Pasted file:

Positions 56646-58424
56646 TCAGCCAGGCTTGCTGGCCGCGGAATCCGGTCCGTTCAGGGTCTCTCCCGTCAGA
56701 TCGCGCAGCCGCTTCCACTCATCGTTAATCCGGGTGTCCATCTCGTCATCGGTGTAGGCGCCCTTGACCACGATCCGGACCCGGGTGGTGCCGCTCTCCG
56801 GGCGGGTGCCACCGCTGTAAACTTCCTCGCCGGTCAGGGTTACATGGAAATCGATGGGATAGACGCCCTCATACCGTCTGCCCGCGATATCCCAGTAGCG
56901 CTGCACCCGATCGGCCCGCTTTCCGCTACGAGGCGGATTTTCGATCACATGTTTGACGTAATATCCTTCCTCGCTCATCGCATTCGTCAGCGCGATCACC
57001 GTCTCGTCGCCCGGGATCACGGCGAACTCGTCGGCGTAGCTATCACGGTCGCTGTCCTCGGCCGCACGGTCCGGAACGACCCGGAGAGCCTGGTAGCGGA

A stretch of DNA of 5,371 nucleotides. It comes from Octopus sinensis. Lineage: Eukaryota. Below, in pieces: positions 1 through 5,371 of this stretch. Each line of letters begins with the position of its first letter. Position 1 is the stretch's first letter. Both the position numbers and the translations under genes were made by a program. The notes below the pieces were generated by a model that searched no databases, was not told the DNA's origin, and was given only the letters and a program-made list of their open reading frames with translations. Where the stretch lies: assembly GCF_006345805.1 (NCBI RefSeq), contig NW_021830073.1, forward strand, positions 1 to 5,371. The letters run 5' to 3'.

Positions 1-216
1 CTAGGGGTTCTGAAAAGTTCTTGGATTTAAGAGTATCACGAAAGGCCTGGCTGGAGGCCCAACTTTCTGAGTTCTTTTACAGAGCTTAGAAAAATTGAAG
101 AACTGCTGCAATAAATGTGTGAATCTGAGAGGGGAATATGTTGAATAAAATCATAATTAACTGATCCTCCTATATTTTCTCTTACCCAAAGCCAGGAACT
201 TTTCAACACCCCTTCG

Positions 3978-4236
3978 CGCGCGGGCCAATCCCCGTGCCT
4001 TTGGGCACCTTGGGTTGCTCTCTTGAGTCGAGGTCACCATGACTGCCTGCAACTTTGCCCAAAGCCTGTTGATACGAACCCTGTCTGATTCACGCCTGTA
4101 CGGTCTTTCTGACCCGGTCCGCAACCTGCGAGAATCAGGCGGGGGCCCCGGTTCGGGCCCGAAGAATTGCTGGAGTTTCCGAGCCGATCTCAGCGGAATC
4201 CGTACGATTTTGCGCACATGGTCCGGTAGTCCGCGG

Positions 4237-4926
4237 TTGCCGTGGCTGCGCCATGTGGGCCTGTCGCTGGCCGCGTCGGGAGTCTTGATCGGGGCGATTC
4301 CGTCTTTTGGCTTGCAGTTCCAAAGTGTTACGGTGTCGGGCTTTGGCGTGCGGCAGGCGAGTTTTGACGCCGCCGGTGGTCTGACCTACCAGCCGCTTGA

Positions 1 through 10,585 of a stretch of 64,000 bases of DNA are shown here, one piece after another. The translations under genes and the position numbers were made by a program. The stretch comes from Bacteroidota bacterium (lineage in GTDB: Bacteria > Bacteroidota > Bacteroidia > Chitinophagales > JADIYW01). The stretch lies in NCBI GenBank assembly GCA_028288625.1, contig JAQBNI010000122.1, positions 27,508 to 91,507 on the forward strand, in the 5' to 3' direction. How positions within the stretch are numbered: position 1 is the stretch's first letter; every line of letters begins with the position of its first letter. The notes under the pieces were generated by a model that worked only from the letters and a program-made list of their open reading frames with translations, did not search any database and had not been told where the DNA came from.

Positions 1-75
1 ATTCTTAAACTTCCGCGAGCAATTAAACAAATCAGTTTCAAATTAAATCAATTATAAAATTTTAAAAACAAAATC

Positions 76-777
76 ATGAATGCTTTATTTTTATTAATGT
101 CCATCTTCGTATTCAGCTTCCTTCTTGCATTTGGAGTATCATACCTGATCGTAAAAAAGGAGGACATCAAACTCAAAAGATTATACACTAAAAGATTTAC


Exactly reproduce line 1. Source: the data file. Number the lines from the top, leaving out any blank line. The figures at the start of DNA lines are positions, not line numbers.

Positions 56646-58424